Baby Bookie: Lessons Learned from a (Three-Week) 48-Hour Project
This post originally appeared on Pointless Corp.
Pointless Weekend is a great Viget tradition. A less-great tradition: the team at Viget HQ not finishing our project during Pointless Weekend.
This year, while we successfully delivered a healthy Baby Bookie (and some lame puns) a few weeks late, we were once again bested by the Durham team during the weekend itself. Here are some things we’ve learned about 48-hour projects during our 0-for-2 HQ Pointless Weekends.
Focus on the Dev
Many HQ Vigets volunteer their time for Pointless Weekend. That’s wonderful for team bonding and general participation, but isn’t completely helpful for a 48-hour app.
The Baby Bookie team consisted of:
- Three project managers (including one acting as product manager)
- Two marketing strategists
- Two designers
- One UX designer
- Two developers
- Two front-end developers
- One CEO
While the Durham team quickly jumped into coding, the HQ team spent a lot of time discussing and planning. Because the developers were far outnumbered, the discussion veered toward features and UI that shouldn’t have been considered for a 48-hour project.
Next year the HQ project should be much more developer-focused (without discouraging non-dev participation), as they know best what’s possible in the constrained timeframe.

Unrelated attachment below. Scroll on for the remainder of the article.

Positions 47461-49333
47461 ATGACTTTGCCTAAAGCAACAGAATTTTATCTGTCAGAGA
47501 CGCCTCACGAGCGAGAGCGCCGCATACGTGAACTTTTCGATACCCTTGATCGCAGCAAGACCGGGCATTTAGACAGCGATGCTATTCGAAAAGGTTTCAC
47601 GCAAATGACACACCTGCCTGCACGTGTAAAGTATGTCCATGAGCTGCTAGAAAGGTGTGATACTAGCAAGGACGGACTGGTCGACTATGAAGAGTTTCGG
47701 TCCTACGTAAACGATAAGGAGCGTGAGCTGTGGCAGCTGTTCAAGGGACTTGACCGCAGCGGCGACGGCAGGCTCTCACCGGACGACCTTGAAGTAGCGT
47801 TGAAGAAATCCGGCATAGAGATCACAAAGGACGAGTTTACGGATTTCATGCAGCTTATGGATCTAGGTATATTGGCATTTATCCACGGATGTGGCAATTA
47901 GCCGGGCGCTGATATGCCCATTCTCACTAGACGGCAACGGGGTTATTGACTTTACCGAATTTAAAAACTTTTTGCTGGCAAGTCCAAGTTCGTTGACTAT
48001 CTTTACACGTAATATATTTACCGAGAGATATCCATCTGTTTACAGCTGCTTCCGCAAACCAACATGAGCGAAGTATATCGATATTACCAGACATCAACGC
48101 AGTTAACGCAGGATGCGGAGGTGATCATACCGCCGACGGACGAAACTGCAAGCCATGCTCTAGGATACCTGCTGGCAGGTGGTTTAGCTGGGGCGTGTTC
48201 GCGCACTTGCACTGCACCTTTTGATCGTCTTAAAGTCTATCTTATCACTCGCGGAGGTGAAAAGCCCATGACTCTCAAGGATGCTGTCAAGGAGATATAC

Keep It Simple
We encourage clients to start with simple implementations and iterate from there. Pointless Weekend is a chance for us to follow our own advice, but with Baby Bookie we instead became our own overambitious client.
Some things we should probably leave out of our next 48-hour project, at least until the basic app is completed:
- Modal windows and pages containing multiple forms—For example, logged-out users can create an account on the same page where they place a bet. That added unnecessary complexity.
- “Weird workflows that don’t work with the technology,” as developer Ryan Foster put it—For example, upon submitting the new pool form, a user is taken to an interstitial confirmation page rather than to the new pool’s show page.
- Pages with multiple states—For example, the pool show page displays slightly different content depending on whether the viewer is a pool admin, a logged-in non-admin, or a logged-out visitor; whether the viewer has placed a bet in the pool; whether the pool is open or closed.
- Overthinking—We imagined most users would belong to only one baby pool, and initially thought it would be odd to show those users a pool index containing just one pool. So we implemented a redirect for when a user who belongs to only one pool went to their pool index. Later, we realized this made it hard for a user to navigate back to their pool from another page.
Chin Up, HQ!
We still had a great time, and we’re proud of how Baby Bookie ultimately turned out. Just as we learn something from each client engagement, we’ve learned something from each Pointless Weekend misfire.
Next year, HQ will be ready to take what we’ve learned and finally create that mythical 48-hour app!